The Transmen-ses campaign aims to tackle the issue of silence and disregard for trans men’s menstruation needs, by mobilising gender sensitive health professionals and gender neutral restrooms in Lucknow.

Read more about the campaign here.

A Computer Science engineer by education, Nitisha started her career in the corporate sector, before realising she wanted to work in the development and social justice space. Since then, she has worked with Teach For India and Care India and is from the founding batch of Indian School of Development Management (ISDM), a one of its kind organisation creating leaders for the development sector through its experiential learning post graduate program.

As a Youth Ki Awaaz Menstrual Health Fellow, Nitisha has started Let’s Talk Period, a campaign to mobilise young people to switch to sustainable period products. She says, “80 lakh women in Delhi use non-biodegradable sanitary products, generate 3000 tonnes of menstrual waste, that takes 500-800 years to decompose; which in turn contributes to the health issues of all menstruators, increased burden of waste management on the city and harmful living environment for all citizens.

Let’s Talk Period aims to change this by

Find out more about her campaign here.

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A former Assistant Secretary with the Ministry of Women and Child Development in West Bengal for three months, Lakshmi Bhavya has been championing the cause of menstrual hygiene in her district. By associating herself with the Lalana Campaign, a holistic menstrual hygiene awareness campaign which is conducted by the Anahat NGO, Lakshmi has been slowly breaking taboos when it comes to periods and menstrual hygiene.

A Gender Rights Activist working with the tribal and marginalized communities in india, Srilekha is a PhD scholar working on understanding body and sexuality among tribal girls, to fill the gaps in research around indigenous women and their stories. Srilekha has worked extensively at the grassroots level with community based organisations, through several advocacy initiatives around Gender, Mental Health, Menstrual Hygiene and Sexual and Reproductive Health Rights (SRHR) for the indigenous in Jharkhand, over the last 6 years.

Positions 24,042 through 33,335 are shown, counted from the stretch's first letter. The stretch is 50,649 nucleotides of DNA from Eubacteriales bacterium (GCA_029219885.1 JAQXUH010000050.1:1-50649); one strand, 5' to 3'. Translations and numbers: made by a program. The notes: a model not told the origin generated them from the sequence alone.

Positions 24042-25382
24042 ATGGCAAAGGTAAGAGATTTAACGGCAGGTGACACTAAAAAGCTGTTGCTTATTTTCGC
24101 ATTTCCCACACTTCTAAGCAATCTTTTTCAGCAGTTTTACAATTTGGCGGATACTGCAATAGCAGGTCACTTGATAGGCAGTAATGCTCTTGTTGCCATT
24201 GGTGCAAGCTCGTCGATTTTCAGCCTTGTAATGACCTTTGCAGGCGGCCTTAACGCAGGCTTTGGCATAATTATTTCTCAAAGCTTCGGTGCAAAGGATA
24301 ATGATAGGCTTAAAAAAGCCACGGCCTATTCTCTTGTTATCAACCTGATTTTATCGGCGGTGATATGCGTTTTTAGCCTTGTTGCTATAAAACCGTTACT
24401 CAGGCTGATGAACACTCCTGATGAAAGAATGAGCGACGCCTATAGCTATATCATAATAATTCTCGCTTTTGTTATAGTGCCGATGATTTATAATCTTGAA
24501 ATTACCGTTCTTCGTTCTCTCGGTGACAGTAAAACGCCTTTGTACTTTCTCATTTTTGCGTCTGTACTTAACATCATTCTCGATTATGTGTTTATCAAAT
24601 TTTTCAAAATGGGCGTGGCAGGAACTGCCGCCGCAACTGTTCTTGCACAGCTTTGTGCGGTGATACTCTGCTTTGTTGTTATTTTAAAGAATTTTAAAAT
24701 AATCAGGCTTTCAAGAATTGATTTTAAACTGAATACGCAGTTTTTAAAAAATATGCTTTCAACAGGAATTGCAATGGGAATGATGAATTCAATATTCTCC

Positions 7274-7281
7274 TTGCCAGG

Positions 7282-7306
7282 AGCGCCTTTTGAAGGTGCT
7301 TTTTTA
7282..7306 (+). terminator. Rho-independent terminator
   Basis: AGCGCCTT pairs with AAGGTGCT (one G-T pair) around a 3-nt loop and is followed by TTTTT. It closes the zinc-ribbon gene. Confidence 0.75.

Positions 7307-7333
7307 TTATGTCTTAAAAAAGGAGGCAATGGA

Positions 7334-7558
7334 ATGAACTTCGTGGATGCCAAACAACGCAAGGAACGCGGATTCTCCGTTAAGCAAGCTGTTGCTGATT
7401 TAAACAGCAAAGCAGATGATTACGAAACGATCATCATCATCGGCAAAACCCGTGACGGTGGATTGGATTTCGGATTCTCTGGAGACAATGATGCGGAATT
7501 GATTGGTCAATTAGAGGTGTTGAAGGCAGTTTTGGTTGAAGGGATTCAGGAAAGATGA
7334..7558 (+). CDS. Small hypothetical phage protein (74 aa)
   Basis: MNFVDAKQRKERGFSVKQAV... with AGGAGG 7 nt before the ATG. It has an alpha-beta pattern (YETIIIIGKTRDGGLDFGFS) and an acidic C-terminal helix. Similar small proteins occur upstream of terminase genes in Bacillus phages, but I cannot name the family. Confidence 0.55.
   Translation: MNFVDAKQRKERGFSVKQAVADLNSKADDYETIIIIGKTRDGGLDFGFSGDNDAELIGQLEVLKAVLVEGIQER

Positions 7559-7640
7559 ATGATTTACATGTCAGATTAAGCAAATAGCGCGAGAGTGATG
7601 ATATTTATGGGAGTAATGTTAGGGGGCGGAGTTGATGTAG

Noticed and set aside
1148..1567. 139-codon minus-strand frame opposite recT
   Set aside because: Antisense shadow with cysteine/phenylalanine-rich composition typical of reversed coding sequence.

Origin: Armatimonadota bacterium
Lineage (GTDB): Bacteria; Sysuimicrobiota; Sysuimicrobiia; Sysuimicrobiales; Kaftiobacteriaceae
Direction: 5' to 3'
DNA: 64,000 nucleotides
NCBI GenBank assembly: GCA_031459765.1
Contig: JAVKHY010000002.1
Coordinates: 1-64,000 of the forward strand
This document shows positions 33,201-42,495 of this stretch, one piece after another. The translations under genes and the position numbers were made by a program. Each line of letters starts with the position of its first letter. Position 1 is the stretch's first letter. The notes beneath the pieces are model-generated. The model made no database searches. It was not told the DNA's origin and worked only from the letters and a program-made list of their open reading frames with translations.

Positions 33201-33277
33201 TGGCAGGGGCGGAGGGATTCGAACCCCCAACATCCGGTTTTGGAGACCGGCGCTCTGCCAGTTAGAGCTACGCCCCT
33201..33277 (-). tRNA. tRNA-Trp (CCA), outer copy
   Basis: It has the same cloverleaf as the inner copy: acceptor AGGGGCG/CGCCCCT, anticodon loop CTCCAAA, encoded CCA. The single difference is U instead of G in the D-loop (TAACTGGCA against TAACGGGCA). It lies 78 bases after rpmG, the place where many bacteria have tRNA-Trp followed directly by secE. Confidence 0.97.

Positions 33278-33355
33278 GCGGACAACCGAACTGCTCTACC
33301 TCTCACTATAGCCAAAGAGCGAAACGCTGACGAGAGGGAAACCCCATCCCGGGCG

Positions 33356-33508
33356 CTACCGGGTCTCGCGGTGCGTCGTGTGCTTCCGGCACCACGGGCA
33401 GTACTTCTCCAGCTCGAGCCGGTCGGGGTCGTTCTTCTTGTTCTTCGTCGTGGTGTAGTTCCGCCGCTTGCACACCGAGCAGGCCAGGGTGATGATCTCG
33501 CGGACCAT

Srilekha has also contributed to sustainable livelihood projects and legal aid programs for survivors of sex trafficking. She has been conducting research based programs on maternal health, mental health, gender based violence, sex and sexuality. Her interest lies in conducting workshops for young people on life skills, feminism, gender and sexuality, trauma, resilience and interpersonal relationships.

A Guwahati-based college student pursuing her Masters in Tata Institute of Social Sciences, Bidisha started the #BleedwithDignity campaign on the technology platform, demanding that the Government of Assam install
biodegradable sanitary pad vending machines in all government schools across the state. Her petition on has already gathered support from over 90000 people and continues to grow.

Bidisha was selected in’s flagship program ‘She Creates Change’ having run successful online advocacy
campaigns, which were widely recognised. Through the #BleedwithDignity campaign; she organised and celebrated World Menstrual Hygiene Day, 2019 in Guwahati, Assam by hosting a wall mural by collaborating with local organisations. The initiative was widely covered by national and local media, and the mural was later inaugurated by the event’s chief guest Commissioner of Guwahati Municipal Corporation (GMC) Debeswar Malakar, IAS.